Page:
Foster's Group, Australia's biggest alcoholic drinks company, said on Tuesday second-half net profit rose 22%, boosted by strong beer and international wine sales.
Net profit before one-offs for the six months to June 30 was A$353 million (US$292 million), compared to A$289.8 million a year ago, based on Reuters calculations.
Consensus analyst estimates pointed to second-half earnings of A$334.2 million, based on a Reuters survey of nine analysts.
Foster's, also the world's second-largest wine company, forecast strong earnings growth this year as it focuses on premium beer and wine sales, and said it planned to buy back shares.
"Foster's expects global volumes in fiscal 2008 to be similar to fiscal 2007 as portfolio focus shifts to growth in higher margin products, with planned reductions in cask wine volumes," the company said.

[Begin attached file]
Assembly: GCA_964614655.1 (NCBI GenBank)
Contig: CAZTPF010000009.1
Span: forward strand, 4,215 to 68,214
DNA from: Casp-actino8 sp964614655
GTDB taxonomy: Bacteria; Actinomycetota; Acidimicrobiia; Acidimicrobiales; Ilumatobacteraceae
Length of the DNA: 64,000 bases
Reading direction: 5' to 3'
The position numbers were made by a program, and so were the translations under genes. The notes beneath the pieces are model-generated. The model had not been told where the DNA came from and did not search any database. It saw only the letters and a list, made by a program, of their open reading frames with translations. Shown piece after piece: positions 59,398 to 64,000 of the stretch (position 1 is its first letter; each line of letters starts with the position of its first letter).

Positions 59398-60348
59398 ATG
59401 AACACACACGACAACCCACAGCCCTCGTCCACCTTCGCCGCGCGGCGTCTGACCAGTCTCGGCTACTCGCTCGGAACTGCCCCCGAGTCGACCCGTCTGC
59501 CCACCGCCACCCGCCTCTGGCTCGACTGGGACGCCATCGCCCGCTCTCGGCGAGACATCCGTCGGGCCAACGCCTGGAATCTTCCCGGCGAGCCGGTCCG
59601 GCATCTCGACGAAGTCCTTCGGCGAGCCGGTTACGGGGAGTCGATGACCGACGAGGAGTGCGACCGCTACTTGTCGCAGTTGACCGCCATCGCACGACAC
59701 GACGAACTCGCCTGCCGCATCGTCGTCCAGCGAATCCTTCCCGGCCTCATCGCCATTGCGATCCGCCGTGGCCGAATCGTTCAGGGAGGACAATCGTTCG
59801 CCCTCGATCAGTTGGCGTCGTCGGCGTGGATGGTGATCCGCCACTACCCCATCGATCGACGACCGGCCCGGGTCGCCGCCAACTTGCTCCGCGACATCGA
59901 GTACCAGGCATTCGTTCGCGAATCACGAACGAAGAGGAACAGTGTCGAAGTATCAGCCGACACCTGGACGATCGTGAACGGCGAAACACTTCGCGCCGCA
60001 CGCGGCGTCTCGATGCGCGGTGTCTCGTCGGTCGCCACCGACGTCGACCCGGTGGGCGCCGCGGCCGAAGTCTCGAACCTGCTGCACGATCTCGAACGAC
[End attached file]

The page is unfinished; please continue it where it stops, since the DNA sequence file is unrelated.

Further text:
Analysts had expected a cautious outlook due to rising costs and volatility in the Australian dollar. The company makes around a quarter of its earnings from the United States.
Foster's said the result was also driven by growth of international wine sales. Foster's global wine business is ranked behind only U.S.-based Constellation Brands, and includes the Rosemount, Penfolds and Lindemans brands.
In Australian, beer sales were driven by a jump in sales of its new low-carbohydrate Pure Blonde label.
Boutique and mid-strength beers have been winning market share in Australia's A$5.5 billion beer industry, though the company's 113-year old VB (Victoria Bitter) brand is still the country's top-selling beer, with an 18% market share.
Foster's said net profit for the year to June 30 was A$716 million (US$592 million), compared to A$613 million a year earlier, compared to consensus estimates of A$696 million.
Foster's said it planned to buy back A$250 million of capital off market and A$100 million on market.
The group also announced the retirement of its Chief Financial Officer Pete Scott.
Foster's has struggled with a strategy to integrate its wine, beer and spirits sales teams from a previous system of specialized sales people, and earlier this year reintroduced wine specialists to boost sales to restaurants and fine wine stores.